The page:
Help me, i need direction in my self-criticism!:) - Page 3 - The Horse Forum
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post #21 of 28 Old 01-21-2016, 09:57 PM
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He's a good guy and you definitely had some good moments, right looked more consistent but you're on the right track!

And it's okay at one point I had a really messed up elbow that would lock up and I eventually figured out something in my elbow would catch and would cause it to contract strangely, so I had to make a conscious effort to relax it for a while. I also changed my sleeping pattern so my arms were always aligned when I slept because I figured it had to be related lol. I also did squat exercises with my hands touching my drawers so I had to post and move through my elbows. Whatever I struggled with, I tried to find something connected outside of the saddle and it helped.
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post #22 of 28 Old 01-21-2016, 10:38 PM
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looks better going right than going left. I wonder why.

dante?
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post #23 of 28 Old 01-21-2016, 11:21 PM
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My guess is he's more flexible/coordinated to the right than the left. He looks more unbalanced right over left, he's leaning to the inside quite a bit but looks more flexible to the right. He also appears more active going right, so more energy from behind connects into the bridle better. Left he's not as flexible but doesn't lean as much. Some of it is crookedness and stepping too much into the left or right stirrup which to correct, looking over the outside shoulder a few strides stepping more into the outside stirrup and leg yielding out to the outside rein. Left he needs a little more bend and suppleness, little more energy to half halt. But I'd focus on the hands and crookedness first and play around with the weight in either stirrup first that's more important.

A horse like his is more straight forward (his body is more like one bending line vs something that can contort itself into a bunch of parts or a zig zag) and he looks quite ridable (allows rider to influence) but he looks like he'd be a lot to organize and piece together and it takes quite a bit of strength to half halt and put together. Not necessarily in your hands/arms but in your core, legs and upper body (back and shoulders). I've ridden a horse very similar and he was a tb/hanoverian cross about 17.1 or 17.2h sweet boy.
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post #24 of 28 Old 01-26-2016, 09:11 PM Thread Starter
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one more question!!! :) (ok there will be millions of questions when it comes to riding well..)

My trainer wants me to turn my shoulders in the direction of travel.

NOW... is that a contradiction to the looking over your outside shoulder / body straightening technique? Because when i look over my outside shoulder, my outside shoulder goes back (not in the direction of travel).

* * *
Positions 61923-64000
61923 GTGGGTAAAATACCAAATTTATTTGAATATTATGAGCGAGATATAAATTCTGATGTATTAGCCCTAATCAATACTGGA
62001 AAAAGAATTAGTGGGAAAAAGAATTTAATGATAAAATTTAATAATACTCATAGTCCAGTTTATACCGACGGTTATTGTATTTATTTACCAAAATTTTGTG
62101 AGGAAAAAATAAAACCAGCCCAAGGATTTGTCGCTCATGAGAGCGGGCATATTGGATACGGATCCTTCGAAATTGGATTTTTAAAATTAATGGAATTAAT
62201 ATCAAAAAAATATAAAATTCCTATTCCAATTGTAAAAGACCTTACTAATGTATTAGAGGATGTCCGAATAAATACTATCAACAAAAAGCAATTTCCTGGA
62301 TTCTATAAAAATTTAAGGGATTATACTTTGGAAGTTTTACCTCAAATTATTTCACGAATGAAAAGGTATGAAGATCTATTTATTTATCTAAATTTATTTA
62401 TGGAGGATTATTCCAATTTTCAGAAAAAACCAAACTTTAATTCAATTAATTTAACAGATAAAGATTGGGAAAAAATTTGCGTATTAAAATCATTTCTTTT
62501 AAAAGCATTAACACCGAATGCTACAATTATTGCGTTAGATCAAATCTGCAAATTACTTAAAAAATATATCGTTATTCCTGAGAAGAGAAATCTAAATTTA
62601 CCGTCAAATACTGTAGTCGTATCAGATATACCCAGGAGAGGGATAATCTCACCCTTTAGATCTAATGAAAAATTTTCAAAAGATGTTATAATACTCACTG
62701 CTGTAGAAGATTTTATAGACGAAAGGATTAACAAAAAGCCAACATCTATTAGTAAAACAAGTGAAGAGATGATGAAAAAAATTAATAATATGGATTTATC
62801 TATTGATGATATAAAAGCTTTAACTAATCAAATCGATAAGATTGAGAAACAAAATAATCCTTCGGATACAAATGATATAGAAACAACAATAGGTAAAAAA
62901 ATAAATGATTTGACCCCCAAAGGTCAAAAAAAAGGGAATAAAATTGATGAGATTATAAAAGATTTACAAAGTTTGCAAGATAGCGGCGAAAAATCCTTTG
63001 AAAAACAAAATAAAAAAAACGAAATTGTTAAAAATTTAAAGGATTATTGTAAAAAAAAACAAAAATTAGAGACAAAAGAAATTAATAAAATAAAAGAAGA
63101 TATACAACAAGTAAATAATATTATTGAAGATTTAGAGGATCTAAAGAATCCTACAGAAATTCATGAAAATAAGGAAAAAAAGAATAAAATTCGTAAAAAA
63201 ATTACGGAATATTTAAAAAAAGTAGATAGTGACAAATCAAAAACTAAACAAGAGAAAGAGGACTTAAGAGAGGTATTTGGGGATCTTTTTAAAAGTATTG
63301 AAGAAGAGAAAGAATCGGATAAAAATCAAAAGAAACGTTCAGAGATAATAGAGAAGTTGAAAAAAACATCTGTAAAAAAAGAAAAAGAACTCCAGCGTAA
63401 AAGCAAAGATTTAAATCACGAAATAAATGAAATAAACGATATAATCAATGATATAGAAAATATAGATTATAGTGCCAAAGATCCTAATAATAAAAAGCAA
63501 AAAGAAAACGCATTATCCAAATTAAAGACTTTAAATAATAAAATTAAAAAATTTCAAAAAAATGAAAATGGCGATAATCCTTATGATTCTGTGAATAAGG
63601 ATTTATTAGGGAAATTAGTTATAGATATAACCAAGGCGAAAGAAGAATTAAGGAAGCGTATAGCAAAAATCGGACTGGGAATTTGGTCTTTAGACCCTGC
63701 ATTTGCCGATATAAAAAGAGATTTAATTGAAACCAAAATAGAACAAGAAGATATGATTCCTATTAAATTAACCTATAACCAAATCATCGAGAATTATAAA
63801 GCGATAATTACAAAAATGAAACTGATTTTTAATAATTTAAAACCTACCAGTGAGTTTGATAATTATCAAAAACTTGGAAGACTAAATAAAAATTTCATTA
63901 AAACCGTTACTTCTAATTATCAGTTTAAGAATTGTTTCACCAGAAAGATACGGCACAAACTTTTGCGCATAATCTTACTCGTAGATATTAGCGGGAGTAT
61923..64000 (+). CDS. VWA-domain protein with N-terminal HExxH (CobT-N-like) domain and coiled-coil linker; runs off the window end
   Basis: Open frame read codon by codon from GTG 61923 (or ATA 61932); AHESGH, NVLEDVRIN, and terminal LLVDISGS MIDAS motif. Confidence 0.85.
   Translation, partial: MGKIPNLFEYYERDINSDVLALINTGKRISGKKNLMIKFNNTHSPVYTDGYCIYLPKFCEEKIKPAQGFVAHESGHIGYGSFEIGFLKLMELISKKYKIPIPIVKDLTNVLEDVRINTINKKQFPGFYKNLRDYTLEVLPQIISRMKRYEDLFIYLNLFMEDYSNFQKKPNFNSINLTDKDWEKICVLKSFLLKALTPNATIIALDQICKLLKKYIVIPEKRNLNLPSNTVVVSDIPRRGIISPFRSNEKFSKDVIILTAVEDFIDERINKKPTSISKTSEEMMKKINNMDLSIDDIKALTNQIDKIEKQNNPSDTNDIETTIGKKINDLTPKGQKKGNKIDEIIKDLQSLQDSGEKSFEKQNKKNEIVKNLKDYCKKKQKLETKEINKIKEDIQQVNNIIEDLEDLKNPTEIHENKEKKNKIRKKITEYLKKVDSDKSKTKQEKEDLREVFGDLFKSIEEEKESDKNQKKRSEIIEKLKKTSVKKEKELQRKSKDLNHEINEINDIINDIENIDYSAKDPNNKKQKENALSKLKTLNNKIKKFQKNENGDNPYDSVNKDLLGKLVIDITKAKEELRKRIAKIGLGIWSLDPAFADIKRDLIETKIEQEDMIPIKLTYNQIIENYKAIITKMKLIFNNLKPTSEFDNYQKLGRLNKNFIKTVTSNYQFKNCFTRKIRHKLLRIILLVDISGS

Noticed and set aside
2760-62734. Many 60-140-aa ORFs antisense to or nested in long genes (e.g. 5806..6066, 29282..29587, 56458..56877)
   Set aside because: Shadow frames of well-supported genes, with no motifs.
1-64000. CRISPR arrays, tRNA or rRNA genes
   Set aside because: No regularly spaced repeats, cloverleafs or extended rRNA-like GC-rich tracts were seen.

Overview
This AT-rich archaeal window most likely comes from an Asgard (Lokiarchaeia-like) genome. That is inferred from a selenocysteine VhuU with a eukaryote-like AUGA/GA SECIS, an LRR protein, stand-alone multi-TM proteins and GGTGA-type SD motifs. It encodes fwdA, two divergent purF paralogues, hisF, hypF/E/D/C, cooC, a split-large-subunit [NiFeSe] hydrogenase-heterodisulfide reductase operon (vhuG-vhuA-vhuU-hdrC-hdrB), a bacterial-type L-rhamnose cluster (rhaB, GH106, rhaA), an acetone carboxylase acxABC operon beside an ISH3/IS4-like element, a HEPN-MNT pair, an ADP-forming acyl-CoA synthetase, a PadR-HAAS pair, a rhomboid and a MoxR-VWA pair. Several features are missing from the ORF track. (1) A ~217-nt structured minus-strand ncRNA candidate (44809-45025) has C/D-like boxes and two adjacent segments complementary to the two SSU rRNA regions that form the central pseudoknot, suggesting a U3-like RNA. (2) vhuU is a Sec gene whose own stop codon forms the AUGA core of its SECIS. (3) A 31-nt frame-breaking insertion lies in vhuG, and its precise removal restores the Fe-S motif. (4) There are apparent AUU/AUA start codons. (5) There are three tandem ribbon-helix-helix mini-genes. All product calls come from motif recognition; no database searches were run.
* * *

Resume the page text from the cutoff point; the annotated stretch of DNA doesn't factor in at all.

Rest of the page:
And I wonder if her instruction is a H/J vs. Dressage world collision.. (She teaches both).

My trainer also seems to think if I lean right, I will push my horse left. But I have often heard that horses generally are trained to move into weight. (I guess with her line of thinking, the theory is they move away from pressure?). I've definitely ridden a dressage horse in lesson before and 'stepped' into the left stirrup and he would go left.. (and vice versa)... but I don't think my trainer is lying to me.

Anyway.. my eyes just crossed and today while i was walking my guy around, i was leaning to the right... then leaning to the left... and scientifically noting his movements. I didn't really learn much and probably looked like a lunatic.... :)

no wonder this sport is hard. I can't believe I've been riding for almost 3 years and I still get so confused sometimes over the simplest concepts!
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Re: any of my advice - Happy to give my two cents, but not an expert... just a girl who loves riding horses!
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post #25 of 28 Old 01-26-2016, 09:17 PM
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I remember once, like 15 years ago, going to watch a Charles De Kumfy clinic, and he suggested this to some riders at the canter. he said, when the horse lands on his leading leg, that THAT shoulder is advanced for a sec, and as the rider, you, too should advance your inside shoulder , timed to sort of "meet" that insides shoulder of the horse "touching " each other with each final beat of the canter.
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post #26 of 28 Old 01-26-2016, 11:10 PM
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I don't want to step on toes but I disagree with your trainer.

One of my trainers also does both dressage and hunter jumpers but you do not show your chest where you are going, that creates crookedness. Looking too far to the inside creates crookedness, where as looking to the outside tends to help correct the crookedness that creates. The idea isn't that you're constantly leaning one way or the other but that you find straight and center, so you can then see how you move your body affects the horse. If your always crooked the horse will adapt to compensate.